A vasectomy reversal, also known as a vasovasostomy, is a surgical procedure where the tubes are reconnected. A vasovasostomy is considered an outpatient procedure, so an overnight hospital stay isn’t necessary.
Before considering a vasectomy or a vasectomy reversal, it’s important to know the risks associated with the reversal of the procedure.
How Effective is Vasectomy Reversal?
Vasectomy reversals are successful a majority of the time. However, the amount of time that has passed since the vasectomy has a major impact in how effective the reversal is.
If the reversal is done within ten years of the vasectomy, it usually results in overall pregnancy rates of greater than 50 percent. If the procedure is done within three years of the vasectomy, the chances of conception are even greater.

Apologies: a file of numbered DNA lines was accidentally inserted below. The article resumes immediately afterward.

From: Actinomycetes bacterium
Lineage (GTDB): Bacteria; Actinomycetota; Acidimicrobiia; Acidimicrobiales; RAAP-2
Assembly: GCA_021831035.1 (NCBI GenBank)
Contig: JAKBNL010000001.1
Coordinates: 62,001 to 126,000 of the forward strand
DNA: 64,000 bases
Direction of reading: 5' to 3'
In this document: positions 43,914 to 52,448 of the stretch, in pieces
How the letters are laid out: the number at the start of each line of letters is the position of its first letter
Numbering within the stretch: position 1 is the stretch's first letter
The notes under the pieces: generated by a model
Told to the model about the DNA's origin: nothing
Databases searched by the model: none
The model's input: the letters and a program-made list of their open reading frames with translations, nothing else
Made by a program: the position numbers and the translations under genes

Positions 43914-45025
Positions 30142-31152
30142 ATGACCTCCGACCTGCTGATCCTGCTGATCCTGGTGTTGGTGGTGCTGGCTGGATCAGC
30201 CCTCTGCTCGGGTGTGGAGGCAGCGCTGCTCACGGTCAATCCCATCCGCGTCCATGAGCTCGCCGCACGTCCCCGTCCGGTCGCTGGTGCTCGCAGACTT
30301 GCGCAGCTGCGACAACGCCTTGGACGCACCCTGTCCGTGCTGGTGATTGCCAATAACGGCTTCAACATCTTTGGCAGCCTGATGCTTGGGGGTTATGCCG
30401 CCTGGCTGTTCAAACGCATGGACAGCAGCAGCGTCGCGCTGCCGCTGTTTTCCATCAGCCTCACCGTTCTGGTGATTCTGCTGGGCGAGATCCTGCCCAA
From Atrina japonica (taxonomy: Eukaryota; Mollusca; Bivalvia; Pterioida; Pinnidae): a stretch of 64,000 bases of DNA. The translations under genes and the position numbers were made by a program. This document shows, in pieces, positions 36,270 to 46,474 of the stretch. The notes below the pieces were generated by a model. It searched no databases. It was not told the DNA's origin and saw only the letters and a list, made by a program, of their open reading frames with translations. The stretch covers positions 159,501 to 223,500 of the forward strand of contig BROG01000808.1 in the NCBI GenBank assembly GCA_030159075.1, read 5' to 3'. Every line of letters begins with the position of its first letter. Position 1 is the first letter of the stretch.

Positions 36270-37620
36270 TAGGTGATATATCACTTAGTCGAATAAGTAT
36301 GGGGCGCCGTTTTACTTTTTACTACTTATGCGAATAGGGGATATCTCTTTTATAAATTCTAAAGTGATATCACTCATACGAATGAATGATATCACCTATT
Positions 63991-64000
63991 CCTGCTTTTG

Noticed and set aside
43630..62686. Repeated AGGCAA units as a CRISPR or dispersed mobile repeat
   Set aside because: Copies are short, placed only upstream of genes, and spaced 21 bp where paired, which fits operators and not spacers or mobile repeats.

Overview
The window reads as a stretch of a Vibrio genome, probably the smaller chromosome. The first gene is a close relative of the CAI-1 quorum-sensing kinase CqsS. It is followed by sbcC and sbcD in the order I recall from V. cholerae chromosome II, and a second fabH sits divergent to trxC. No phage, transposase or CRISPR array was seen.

Are There Risks When Getting a Vasectomy?
Almost all vasectomies can be reversed without complications. However, there are some things to keep in mind when considering a vasectomy reversal. Some risks of the procedure include:
Bleeding in the scrotum – The procedure can cause a collection of blood in the scrotum. To ensure this doesn’t happen, follow the doctor’s instructions to rest after surgery.
Infection at the surgery site – Though uncommon, infection at the surgery site is a risk everyone takes when getting surgery.
Chronic pain – Not many men experience pain in the testicle area after a vasectomy reversal, but it’s possible.
Sperm granuloma – Sperm can link into the scrotum, causing an inflamed mass called a sperm granuloma. This is usually a sign that the reversal wasn’t successful.
See your physician today for more information on vasectomy reversals.